Created from abundant and inexpensive materials, and at a much lower temperature required to make traditional silicon solar panels, perovskite photovoltaics have the potential to radically change how solar panels are manufactured.

So far the technology has been proven in the lab and in a small-scale pilot scheme. The next stages aiming to replicate the success on a larger scale as well as demonstrating the ability to recycle the technologies to help create a more circular economy.

Dr Tim Littlewood, the Executive Director of Science at the Museum, says, 'Capturing solar energy efficiently is currently limited by the availability of energy-hungry, environmentally costly materials and processing.

'Sustainable renewable energy production through technological innovation also requires a nature positive, environmentally friendly, approach to resource use and manufacture. This project is unique, innovative, scalable, and nature positive.'

A concept drawing of a tyre with the device attached to it.

Collecting the tiny pieces of plastic shed by tyres will prevent pollution of both the oceans and air. ©The Tyre Collective

Trapping tyre wear

Over the past decade, the issue of microplastics has become more widely known. Often, this is talked about in reference to single use plastics and, more recently, microfibres shed from washing machines.

But a little-known source is the wear of tyres as cars drive along roads. In fact, the microplastics derived from the estimated 1.4 billion vehicles on the roads globally are thought to be the second-largest source of microplastics in the oceans. It is also a significant contributor to air pollution, which is a growing cause of physical and mental health issues.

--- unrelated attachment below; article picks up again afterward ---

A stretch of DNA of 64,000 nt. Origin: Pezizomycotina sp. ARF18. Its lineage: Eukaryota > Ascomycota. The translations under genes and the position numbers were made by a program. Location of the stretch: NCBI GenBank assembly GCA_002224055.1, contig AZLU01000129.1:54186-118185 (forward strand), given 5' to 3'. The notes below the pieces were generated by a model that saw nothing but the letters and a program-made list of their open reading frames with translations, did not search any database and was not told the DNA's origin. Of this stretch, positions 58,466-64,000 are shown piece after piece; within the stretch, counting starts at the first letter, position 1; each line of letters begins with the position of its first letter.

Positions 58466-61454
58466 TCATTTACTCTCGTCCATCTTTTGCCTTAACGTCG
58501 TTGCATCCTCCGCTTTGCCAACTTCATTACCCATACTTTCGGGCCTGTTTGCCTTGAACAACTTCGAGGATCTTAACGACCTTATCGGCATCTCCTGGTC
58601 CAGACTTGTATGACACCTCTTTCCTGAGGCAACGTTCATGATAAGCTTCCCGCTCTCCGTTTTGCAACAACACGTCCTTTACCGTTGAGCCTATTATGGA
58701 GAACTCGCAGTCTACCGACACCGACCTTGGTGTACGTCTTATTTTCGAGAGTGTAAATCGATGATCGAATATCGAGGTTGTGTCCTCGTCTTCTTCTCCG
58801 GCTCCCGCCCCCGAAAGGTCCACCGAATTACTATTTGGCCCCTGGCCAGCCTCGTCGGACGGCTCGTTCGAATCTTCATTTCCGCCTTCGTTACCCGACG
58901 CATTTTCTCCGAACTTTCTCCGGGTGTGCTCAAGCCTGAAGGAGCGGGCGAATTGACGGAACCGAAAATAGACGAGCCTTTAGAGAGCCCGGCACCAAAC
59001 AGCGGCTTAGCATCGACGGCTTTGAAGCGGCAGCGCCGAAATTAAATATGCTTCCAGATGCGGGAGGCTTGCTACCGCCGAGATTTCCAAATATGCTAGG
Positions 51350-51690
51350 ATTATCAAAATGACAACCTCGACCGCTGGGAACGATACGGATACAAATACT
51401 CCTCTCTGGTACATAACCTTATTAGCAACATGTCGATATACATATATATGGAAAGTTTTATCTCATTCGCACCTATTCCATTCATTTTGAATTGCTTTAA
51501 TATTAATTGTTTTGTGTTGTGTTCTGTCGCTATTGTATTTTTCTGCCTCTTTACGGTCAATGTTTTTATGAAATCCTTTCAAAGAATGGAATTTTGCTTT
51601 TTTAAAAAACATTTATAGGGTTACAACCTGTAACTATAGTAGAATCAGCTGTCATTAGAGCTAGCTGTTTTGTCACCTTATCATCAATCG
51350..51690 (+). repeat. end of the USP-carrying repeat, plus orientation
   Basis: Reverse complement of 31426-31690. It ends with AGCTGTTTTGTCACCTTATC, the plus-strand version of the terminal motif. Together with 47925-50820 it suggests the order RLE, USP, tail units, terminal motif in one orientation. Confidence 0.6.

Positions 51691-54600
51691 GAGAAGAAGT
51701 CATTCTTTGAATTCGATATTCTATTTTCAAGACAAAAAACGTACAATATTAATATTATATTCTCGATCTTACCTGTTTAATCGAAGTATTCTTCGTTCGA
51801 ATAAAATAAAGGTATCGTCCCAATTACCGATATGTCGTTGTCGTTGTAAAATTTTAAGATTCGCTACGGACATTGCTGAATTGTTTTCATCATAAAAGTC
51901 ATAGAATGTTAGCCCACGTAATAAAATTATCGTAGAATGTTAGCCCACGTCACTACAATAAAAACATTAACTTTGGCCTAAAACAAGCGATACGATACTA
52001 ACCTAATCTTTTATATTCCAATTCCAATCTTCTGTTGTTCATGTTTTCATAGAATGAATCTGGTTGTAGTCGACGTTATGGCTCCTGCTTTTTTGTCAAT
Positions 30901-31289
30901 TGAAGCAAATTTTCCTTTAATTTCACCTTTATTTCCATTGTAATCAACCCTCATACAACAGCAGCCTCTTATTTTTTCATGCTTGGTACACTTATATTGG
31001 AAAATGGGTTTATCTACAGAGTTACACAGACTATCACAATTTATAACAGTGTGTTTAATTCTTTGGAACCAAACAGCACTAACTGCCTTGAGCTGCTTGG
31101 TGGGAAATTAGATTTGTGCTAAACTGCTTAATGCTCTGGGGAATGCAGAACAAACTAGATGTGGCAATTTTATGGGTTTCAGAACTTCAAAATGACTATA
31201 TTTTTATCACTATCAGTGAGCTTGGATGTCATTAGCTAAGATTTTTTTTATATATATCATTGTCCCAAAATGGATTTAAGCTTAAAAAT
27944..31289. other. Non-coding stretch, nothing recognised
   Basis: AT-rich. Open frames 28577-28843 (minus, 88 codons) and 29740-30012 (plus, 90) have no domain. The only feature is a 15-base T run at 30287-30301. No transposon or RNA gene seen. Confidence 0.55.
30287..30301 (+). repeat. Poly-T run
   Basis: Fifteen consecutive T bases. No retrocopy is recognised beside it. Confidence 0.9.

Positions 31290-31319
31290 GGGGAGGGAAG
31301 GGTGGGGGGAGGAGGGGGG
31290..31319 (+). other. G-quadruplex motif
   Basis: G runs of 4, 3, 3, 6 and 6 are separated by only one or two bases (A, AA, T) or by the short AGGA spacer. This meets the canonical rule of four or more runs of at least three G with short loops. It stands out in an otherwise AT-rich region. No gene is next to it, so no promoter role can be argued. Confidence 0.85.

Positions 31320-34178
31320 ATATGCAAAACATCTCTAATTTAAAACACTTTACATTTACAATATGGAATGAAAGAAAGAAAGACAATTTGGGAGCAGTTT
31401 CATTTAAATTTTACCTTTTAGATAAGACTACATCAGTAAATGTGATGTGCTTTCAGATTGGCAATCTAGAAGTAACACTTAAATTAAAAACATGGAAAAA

The tiny pieces of plastic shed by tyres are known to wash into drains, travel through sewers, and eventually find their way into the waterways before ending up in the oceans. Here, the plastic is then consumed by many animals, often accumulating in fish and then travelling up the food chain.

The Tyre Collective is a new start-up that aims to prevent this. By developing the world's first 'on-vehicle' device which can be attached to cars, trucks, lorries and busses, the technology uses electrostatics and airflow to attract the tiny tyre particles as they are shed during driving.

The captured particles can be upcycled into a variety of applications. This will not only help to save raw materials and carbon by creating a circular economy, but also prevent air and microplastic pollution.

'Although electric cars will contribute to Carbon net-zero, this initiative tackles a pernicious, long-lasting, and neglected source of pollution that will only grow if not tackled,' says Tim. 'Tyre wear emissions is a major contributor to waterborne and airborne pollution, toxic across ecosystems and throughout food chains.

'The Museum sees this as unique, innovative, scalable, and solutions led fitting our goal for a future where both people and planet have an opportunity to thrive.'